The short story “The Most Dangerous Game” by Richard Connell is composed of character, setting and conflict. One of the critical themes in the short story is irony, which plays a major role in the story. There is irony in the setting, a remote jungle island, the conflict, murder verses hunting, and the characters, General Zaroff who is a crazed man-hunter and Mr. Rainsford, his prey. Irony is essential to the plot of the short story, “The Most Dangerous Game”. It can be recognized multiple times throughout the duration of the story, particularly within the literary elements conflict and characterization.
The conflict is contradictory or off in many instances. Being that the hunter, Rainsford, becomes the hunted. Zaroff identifies the conflict as he states: “ You’ll find this game worth playing…Outdoor chess! And the stake is not without value, eh? ”(Connell 21). This quote is when Zaroff first decides to inform Rainsford that they will be playing the game.
Another twist of the unexpected is when Zaroff was so engrossed in the thrill of the game that he forgot about its danger. Zaroff left himself vulnerable to attack, forgetting that in “outdoor chess”, there were two possible victors.
The roles of the hunter and the hunted were again switched, as proven in the quote, “A man, who had been hiding in the curtains of the bed, was standing there”(Connell 27). Here, Rainsford decides to “trade” roles with Zaroff, only further proving that the conflict was ironic. The characters are ironic for various reasons. Zaroff is a rich, respected, intelligent, and seemingly civilized man. He turns out to be a psychotic hunter who experiences thrill from murder. His refined or sane side is represented in the following quote, “ ‘You’ll have a cocktail, Mr.
Rainsford,’ he suggested. The cocktail was surpassingly good; and the table appointment were of the finest-the linen, the crystal, the silver, the china”(Connell 15). There are multiple other examples such as the General’s intellect, his great wall of animal heads, and how he has read every one of Rainsford’s hunting books. Also, his military attire and general ranking were deceiving as well. With his pristine looks and luxurious lifestyle, he manages to deceive Rainsford. Rainsford hunted the man in a horrible fashion.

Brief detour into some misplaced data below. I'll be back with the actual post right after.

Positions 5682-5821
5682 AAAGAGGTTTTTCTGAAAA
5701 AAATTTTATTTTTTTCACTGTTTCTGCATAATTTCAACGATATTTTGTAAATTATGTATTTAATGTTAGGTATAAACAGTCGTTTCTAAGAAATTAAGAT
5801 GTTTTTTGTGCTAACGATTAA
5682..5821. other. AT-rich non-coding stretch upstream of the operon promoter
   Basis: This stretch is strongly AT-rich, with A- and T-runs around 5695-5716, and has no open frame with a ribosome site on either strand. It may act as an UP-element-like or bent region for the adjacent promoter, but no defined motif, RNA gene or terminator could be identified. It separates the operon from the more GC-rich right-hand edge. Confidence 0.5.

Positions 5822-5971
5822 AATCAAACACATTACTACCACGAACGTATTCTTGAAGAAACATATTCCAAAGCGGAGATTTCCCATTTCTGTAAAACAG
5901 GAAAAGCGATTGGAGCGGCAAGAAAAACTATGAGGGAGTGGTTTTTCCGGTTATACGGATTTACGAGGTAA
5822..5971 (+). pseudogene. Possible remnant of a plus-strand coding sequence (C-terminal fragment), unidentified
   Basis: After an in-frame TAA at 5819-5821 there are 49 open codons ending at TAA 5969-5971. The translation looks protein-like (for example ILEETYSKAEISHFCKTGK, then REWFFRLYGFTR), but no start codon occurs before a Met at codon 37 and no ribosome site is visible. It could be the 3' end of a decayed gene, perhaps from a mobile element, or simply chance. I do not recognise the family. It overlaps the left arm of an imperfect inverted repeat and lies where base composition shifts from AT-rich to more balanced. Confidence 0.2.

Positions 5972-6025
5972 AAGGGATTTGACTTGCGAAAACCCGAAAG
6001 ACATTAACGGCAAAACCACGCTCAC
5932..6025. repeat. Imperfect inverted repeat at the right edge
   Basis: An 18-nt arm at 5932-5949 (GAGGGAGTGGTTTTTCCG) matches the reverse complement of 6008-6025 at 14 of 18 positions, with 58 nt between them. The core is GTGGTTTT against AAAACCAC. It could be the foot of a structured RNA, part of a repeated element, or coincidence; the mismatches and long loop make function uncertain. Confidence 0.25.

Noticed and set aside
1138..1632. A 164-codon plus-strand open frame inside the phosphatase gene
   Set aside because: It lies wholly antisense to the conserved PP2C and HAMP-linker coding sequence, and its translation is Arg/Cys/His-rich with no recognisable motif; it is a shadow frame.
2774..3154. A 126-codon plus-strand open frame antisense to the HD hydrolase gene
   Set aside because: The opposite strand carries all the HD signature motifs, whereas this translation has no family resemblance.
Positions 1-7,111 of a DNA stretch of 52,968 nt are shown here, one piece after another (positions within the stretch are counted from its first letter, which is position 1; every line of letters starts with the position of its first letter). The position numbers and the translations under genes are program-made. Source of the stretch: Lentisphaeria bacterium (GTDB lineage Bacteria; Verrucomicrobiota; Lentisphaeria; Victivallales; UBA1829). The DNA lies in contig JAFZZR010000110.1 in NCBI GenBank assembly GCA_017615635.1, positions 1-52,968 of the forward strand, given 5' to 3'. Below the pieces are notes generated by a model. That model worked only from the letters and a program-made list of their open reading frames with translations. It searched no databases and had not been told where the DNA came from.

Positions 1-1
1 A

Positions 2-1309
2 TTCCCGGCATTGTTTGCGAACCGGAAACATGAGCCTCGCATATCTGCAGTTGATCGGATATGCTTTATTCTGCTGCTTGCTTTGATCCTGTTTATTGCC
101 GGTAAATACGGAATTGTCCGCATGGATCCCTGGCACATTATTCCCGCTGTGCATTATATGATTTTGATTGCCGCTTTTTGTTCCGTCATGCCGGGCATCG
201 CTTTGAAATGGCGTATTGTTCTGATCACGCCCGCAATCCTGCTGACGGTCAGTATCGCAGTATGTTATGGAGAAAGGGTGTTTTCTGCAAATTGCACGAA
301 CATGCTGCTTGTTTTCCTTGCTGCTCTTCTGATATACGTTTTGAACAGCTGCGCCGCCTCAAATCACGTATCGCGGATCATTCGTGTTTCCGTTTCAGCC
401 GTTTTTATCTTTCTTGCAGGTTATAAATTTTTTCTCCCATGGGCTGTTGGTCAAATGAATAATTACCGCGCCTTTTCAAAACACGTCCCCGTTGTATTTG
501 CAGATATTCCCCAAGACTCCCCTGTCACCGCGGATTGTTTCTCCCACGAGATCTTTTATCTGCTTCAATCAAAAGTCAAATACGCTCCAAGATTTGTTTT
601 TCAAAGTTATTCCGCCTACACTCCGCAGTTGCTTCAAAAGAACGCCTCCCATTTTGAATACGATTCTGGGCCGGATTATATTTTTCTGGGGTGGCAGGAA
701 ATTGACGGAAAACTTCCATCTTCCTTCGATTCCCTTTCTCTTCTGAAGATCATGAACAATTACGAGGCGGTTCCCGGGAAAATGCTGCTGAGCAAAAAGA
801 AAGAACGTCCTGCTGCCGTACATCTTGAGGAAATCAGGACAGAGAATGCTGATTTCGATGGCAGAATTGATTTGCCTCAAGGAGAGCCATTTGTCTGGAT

Rainsford is an ironic character because in the beginning of the novel, he was conversing about how animals that are being hunted have no fear and that he feels no shame about being the hunter. As shown in the quote, “You’re a big game hunter, not a philosopher. Who cares how the jaguar feels? ’ ‘Perhaps the jaguar does,’ observed Whitney. ‘Bah! They’ve no understanding”(Connell 10). This is ironic because in an unexpected twist, Rainsford becomes the prey and realizes what it was like to be the hunted. Irony obviously plays a major role in the short story.
The characters as well as the conflict in “The Most Dangerous Game” exhibits the theme irony throughout the story. “The Most Dangerous Game” obviously encompassed many forms of irony. The setting, however, used a form of irony in almost all aspects. Irony ties into the setting in few cardinal examples. The physical setting itself was ironic, as proven by the quote, “But as he forged along he saw to his greatest astonishment that all the lights were from one enormous building – a lofty structure with pointed towers plunging upwards into the gloom”(Connell 13).
Connell describes that there is an abandoned island off the coast of the Amazon, with a towering building petruding out of the uninhabited landscape. This is ironic because murder occurs daily in this dark, dense jungle and it lies on the outskirts of an immense, luxurious estate. This is a clear example of irony in the setting. The fact that something as fundamental as setting uses irony, illustrates just how much important it is to the short story. The short story “The Most Dangerous Game” by Connell applies the theme of irony in almost all aspects of the story.
The three main literary elements that exhibit irony include setting, conflict, and characterization. The entire island was ironic, the way the regal house stood awkwardly over the immense jungle. The characters were also ironic; Zaroff a seemingly respectable man doubles as a murderer. Also, Rainsford a respectable hunter is transformed into the hunted. The conflict was quite ironic; it changed with little to no notice on several occasions. The short story, “The Most Dangerous Game” was built off of this theme; almost every component of the story incorporated irony in one way or another.